Scientists Uncover Human-Like Species

Boys find fossilized skeleton in South Africa
By Kevin Spak,  Newser Staff
Posted Apr 8, 2010 2:56 PM CDT
Scientists Uncover Human-Like Species
Professor Paul Dirksr, of the University of the Witwatersrand, discusses the nearly 2 million-year-old skeletons unearthed in South Africa, at Maropeng, near Johannesburg, Thursday.   (AP Photo/Denis Farrell)

A paleoanthropologist, his 9-year-old son, and his dog have uncovered a fossil that's generating a lot of "missing link" headlines. (Joel Achenbach of the Washington Post explains why those headlines are wrong here.) The boy was playing on a hill in South Africa, near where his father was searching for hominid bones, when he stumbled on the fossilized skeleton of a 4-foot-2-inch boy of a heretofore unknown species. Researchers scoured the area and found three more skeletons.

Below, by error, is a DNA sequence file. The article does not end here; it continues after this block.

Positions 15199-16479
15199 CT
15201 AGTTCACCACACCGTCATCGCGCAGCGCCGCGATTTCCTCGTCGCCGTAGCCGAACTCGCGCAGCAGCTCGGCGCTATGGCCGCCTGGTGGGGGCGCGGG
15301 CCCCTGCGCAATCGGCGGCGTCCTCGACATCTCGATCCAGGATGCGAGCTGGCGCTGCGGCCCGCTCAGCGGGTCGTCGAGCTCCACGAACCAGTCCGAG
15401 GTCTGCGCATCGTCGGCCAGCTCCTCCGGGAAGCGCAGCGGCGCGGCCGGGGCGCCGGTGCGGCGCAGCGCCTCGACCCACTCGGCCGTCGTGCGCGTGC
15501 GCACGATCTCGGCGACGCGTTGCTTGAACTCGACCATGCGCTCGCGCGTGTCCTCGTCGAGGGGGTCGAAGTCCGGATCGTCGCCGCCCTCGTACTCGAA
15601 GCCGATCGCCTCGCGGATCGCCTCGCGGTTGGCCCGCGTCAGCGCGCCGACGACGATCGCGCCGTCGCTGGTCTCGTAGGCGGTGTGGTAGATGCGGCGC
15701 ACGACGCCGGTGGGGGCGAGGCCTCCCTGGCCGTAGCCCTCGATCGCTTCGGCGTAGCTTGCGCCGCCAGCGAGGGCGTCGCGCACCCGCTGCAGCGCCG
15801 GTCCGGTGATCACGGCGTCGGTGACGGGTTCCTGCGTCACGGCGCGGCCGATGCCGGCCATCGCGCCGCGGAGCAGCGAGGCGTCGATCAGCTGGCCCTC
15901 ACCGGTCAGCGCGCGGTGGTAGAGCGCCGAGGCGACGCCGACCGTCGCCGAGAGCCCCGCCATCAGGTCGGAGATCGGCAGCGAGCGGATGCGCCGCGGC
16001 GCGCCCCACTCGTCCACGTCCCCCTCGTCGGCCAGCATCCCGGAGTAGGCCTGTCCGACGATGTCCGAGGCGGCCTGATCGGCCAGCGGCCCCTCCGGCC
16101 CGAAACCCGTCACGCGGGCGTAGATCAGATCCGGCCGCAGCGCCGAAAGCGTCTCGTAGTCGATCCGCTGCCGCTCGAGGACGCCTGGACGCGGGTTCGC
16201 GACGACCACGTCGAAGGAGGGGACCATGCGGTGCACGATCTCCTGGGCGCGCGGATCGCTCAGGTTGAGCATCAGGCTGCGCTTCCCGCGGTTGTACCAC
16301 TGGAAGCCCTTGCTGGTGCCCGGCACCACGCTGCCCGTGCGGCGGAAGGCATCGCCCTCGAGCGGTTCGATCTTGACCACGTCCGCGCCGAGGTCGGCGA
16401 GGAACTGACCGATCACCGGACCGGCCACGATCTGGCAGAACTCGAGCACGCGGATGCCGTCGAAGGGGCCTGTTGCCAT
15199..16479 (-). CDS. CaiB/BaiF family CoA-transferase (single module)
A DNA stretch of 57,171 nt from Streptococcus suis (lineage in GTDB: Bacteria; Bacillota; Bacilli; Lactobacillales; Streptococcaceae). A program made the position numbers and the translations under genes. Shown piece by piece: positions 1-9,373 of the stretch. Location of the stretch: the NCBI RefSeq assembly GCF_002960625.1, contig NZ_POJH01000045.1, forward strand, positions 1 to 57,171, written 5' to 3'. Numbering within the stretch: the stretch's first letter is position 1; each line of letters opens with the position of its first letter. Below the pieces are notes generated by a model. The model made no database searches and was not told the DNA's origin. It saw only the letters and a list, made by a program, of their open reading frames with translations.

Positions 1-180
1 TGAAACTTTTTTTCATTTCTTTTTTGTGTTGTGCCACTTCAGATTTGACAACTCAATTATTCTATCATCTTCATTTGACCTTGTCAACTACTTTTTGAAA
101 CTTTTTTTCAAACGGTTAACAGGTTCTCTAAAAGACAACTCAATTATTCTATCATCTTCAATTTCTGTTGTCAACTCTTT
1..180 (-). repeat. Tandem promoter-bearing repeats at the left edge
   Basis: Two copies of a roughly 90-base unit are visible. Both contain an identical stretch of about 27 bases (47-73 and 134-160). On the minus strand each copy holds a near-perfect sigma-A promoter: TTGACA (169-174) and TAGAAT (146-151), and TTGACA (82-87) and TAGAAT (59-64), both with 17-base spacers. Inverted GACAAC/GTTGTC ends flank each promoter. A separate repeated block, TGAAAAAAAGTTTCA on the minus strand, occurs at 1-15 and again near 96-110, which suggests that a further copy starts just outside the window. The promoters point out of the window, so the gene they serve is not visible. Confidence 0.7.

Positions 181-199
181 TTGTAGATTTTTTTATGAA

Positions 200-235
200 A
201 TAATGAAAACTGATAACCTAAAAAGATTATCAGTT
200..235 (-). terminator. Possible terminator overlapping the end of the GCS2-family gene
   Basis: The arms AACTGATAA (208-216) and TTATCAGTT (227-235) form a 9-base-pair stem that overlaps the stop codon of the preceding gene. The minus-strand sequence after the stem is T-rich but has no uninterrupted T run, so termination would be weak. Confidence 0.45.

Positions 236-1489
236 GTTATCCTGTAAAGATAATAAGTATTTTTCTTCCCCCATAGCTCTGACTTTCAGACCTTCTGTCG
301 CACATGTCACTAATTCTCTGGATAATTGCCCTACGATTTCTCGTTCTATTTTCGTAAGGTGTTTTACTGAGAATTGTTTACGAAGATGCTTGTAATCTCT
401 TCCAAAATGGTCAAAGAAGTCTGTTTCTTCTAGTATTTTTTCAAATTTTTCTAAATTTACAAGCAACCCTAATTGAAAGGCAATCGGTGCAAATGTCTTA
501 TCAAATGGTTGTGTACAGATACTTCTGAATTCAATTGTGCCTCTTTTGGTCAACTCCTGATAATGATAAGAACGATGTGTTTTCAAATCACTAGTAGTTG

The remains, believed to be about 2 million years old, reveal a creature that strode upright on long legs and had several human-like features, including its hips, pelvis, and face, but still swung through trees on ape-like arms, the New York Times reports. The creature, officially known as Australopithecus Sediba, could be an ancestor of Homo erectus, and hence humans. But it could also simply be a close side-branch, an alternate evolutionary path. (More evolution stories.)

Get the news faster.
Tap to install our app.
Install the Newser News app
in two easy steps:
1. Tap in your navigation bar.
2. Tap to Add to Home Screen.